• JoeDM

    That would make Ed look very silly indeed. It looks like he’s missed the boat on the referendum.

    Personally I’d like to see an In/Out Referendum on the same day as the next General Election.

  • JoblessDave

    This suggestion would lead to the (hard to deny) accusation that Labour are more interested in petty party politics than rational debate and the long-term good of the country.

  • Chug

    “The question for now is should we have a referendum, should we commit to a referendum, should we promise one. I’m saying very clearly to you, ‘no’ is the answer,”

    Ed Miliband on Andrew Marr earlier this month. So it would be a u-turn from his appearance on that show, but then he’s half u-turned already by failing to rule one out when on Today.

    The fact is that if he now starts advocating a referendum (in 2015 or 2017) he’ll look like a follower.


    • Robert_Eve

      He is a follower.

  • markkw

    Daft, in 2015 the referendum will be between current EU treaties or leaving, and the polls show healthy majority for leaving. Best hope for Europhiles is a renegotiated settlement based around common market. That is not going to be on the table in 2015.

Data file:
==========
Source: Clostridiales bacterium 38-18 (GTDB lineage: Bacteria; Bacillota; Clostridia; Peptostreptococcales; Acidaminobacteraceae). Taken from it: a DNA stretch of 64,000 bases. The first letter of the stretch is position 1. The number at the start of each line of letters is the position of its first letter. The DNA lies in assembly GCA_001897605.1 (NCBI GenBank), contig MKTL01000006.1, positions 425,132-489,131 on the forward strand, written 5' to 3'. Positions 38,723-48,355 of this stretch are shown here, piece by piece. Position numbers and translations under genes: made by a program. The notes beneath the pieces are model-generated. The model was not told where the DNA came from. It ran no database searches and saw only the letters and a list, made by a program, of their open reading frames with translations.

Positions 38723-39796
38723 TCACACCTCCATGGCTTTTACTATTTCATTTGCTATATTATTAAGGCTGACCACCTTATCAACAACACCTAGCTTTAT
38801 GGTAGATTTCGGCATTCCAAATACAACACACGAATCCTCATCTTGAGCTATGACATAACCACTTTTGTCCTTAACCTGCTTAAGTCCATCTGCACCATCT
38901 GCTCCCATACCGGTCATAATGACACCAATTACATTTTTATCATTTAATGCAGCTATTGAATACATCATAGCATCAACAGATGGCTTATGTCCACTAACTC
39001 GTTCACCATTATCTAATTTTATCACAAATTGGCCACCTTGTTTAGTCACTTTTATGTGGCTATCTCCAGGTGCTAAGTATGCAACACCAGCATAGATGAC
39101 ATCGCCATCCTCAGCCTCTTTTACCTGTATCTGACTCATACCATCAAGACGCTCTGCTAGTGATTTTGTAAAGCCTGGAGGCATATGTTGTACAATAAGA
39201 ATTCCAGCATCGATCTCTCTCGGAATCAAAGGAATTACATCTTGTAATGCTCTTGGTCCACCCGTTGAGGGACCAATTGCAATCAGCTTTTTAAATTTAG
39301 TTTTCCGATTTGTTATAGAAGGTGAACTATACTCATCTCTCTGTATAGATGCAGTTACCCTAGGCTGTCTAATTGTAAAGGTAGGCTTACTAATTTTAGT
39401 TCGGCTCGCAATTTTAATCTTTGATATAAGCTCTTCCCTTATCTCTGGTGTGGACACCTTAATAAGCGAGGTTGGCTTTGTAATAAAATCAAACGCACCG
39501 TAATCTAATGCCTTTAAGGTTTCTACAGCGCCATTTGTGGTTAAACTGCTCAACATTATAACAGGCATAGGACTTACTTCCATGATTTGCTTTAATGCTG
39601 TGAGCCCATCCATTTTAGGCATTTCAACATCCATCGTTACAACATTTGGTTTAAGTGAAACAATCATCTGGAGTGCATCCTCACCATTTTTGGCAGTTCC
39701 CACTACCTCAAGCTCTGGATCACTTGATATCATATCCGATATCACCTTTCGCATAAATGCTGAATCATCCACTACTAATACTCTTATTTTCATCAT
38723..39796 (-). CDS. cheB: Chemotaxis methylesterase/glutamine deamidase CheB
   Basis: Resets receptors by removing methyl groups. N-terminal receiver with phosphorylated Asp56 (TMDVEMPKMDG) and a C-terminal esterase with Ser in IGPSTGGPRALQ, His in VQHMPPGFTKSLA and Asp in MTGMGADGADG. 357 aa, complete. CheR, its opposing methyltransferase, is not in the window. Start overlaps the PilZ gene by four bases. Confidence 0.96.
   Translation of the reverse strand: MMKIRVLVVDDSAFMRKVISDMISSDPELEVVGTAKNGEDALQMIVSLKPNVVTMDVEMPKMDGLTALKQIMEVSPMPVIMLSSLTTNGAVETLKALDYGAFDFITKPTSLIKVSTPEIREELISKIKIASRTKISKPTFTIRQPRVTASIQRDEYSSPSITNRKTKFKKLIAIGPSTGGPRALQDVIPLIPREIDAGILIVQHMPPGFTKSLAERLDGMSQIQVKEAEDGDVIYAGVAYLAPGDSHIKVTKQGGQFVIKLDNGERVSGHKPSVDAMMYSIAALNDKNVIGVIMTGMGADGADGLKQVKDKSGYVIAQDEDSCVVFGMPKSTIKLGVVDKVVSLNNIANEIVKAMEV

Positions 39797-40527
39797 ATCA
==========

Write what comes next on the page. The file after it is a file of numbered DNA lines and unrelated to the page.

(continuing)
• Chilbaldi

    “Britain will have an EU referendum in some form at some point”
    Wrong. Britain will have to have a referendum on the result of any *negotiations* of our EU obligations.

    • George Anderton

      Yes but it will be an in or out referendum. In to the negotiated new position or out altogether. Do you not understand what Cameron has offered.

    • Jeremy Poynton

      You may not be aware, but the Lisbon Treaty (thanks, Gordon, you *************) makes it clear that the only way to repatriate &/or renegotiate powers is to invoke Article 50, leave the EU, and reapply for membership under different terms. That no politician has dared say this shows how venal they all are.

  • doggywoggy

    Ed juat now in PMQs said that labour do not favour holding a referendum at all. Ed has just put labour on the wrong side of history and by sticking two fingers up to the British people is showing that unlike the tories, labour do not trust the British People at all.

    • Jeremy Poynton

      As Labour have said before – we don’t get their message, and it is not that the message is wrong, rather, we the people are wrong for not understanding them. Miliband’s arrogance is extraordinary. But then, he does come from a very privileged background.

  • AlanGiles

    I suspect that if there were to be a referendum in 2 years, not only would there be a Dutch auction between Labour and Conservative about who was going to offer most, which would mean that virtually no other issues got discussed prior to the election (so either party could sneak in some very contentious policies unnoticed in the manifestos), it would make the already delicate situation with the economy even more acute and dangerous. We might end up with Hilco offering to buy our debts!